Offense, annoyance, and accusations of “cultural submission” rippled across Italy after naked Roman statues were covered up during a state visit to the Capitoline Museums by Iranian President Hassan Rouhani.
“Plywood boxes and panels were placed around the objects to obscure them from the Iranian president’s vision, or at least in photo-ops,” Ishaan Tharoor reported Tuesday. “Rome’s nude statues covered to spare Rouhani’s blushes,” read one headline chronicling the incident.
The backlash gathered on social media where many Italians used the hashtag #statuenude to tweet pictures of, well, nude statues in protest. One representative remark: “When in #Rome, do as the #Persian do.” The incident inspired both satire and screed outside of Italy as well.
If they covered nude statues for Rouhani, will they strip some statues for the Italian PM if he visits Iran out of respect for his culture?— Karl Sharro (@KarlreMarks) January 26, 2016
Labeling the episode “Italy’s shambolic appeasement of Islamism,” Nervana Mahmoud posed a rhetorical question: “Should a sovereign non-Muslim nation sacrifice its historical legacy to please foreign dignitaries?”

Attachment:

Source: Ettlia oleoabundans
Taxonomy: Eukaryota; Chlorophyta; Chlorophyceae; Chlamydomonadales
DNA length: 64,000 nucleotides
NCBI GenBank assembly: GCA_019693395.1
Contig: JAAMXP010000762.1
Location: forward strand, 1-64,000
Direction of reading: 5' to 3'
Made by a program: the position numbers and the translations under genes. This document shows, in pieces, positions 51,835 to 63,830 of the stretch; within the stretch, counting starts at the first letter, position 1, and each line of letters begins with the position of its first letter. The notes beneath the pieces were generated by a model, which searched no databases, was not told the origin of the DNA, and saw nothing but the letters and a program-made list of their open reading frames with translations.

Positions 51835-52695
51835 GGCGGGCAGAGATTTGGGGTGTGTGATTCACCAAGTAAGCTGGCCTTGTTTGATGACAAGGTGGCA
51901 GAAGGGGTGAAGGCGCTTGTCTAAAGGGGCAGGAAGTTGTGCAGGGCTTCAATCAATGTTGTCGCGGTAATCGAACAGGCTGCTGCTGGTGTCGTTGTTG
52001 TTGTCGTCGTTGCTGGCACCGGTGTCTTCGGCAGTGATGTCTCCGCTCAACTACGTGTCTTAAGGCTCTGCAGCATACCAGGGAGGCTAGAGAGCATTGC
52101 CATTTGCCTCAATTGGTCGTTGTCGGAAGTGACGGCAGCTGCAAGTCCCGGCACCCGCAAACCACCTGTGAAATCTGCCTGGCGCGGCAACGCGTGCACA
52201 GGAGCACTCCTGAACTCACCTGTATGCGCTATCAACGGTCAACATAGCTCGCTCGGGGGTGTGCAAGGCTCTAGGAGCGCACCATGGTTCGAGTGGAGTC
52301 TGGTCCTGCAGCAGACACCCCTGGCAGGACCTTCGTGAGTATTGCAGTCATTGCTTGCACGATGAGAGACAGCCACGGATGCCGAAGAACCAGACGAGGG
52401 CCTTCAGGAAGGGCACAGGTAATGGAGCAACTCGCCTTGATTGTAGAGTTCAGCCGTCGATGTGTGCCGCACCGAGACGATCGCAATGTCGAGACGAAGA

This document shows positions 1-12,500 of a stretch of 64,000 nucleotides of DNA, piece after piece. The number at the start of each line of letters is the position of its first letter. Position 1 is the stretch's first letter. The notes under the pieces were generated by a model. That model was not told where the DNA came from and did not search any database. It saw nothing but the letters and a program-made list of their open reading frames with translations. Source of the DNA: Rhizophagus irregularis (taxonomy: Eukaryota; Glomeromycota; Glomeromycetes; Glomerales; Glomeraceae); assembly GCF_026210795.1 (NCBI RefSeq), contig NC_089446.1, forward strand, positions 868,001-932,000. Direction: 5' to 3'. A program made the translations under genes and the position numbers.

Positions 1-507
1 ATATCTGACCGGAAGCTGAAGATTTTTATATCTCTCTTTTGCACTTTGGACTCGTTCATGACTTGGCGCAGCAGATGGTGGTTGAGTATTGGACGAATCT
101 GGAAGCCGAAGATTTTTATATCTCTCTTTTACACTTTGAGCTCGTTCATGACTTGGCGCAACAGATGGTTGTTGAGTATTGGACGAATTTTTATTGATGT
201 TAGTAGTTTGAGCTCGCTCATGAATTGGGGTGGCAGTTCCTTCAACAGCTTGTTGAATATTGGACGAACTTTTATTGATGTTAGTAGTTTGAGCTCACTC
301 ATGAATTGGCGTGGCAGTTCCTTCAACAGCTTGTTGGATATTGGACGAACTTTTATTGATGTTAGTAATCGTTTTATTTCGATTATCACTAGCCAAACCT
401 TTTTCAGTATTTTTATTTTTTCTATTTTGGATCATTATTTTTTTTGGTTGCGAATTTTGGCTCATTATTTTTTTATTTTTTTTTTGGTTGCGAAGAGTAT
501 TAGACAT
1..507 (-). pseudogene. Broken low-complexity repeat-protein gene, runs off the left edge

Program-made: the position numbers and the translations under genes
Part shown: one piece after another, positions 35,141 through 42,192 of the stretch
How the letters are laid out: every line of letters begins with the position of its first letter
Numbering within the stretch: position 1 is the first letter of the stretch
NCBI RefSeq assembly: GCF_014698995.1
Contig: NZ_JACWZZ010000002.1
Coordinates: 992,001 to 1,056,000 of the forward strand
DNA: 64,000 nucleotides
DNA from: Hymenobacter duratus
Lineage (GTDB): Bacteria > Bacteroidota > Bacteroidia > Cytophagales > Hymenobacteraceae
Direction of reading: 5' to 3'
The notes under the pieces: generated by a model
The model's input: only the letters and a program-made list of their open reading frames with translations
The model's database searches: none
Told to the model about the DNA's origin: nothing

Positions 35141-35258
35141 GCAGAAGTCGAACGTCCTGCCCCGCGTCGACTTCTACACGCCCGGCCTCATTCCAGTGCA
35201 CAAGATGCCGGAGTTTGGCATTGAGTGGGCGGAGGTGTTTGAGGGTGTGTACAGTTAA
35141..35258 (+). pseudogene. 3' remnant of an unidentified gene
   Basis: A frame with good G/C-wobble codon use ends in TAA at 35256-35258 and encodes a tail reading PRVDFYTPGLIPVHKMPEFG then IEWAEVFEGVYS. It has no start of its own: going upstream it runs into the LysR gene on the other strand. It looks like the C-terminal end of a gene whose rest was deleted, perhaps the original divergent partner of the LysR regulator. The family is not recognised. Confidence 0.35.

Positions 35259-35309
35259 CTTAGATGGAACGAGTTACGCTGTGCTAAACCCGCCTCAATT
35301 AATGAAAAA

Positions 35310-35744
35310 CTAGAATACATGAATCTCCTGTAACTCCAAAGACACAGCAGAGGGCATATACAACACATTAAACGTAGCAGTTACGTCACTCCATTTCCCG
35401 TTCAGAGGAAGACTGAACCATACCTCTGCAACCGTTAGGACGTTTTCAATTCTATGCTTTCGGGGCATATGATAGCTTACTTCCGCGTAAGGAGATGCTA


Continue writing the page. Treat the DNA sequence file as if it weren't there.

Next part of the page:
The answer is simply no. There should be a line of demarcation between hospitality and cultural appeasement. It is alarming that the Italian PM fails to understand the difference, and how his seemingly benign gesture has more troubling implications. Does the Italian PM understand that his gesture will be interpreted in Iran and among other Islamist groups as the West bowing down to them and their beliefs? How can Italy or other Western nations expect Iran to be a partner against ISIS, while Iran shares a basic common value with ISIS—the rejection of art and Western values?
Others yet pointed out that nude statues had similarly been covered up in Italy before without inspiring controversy or comment.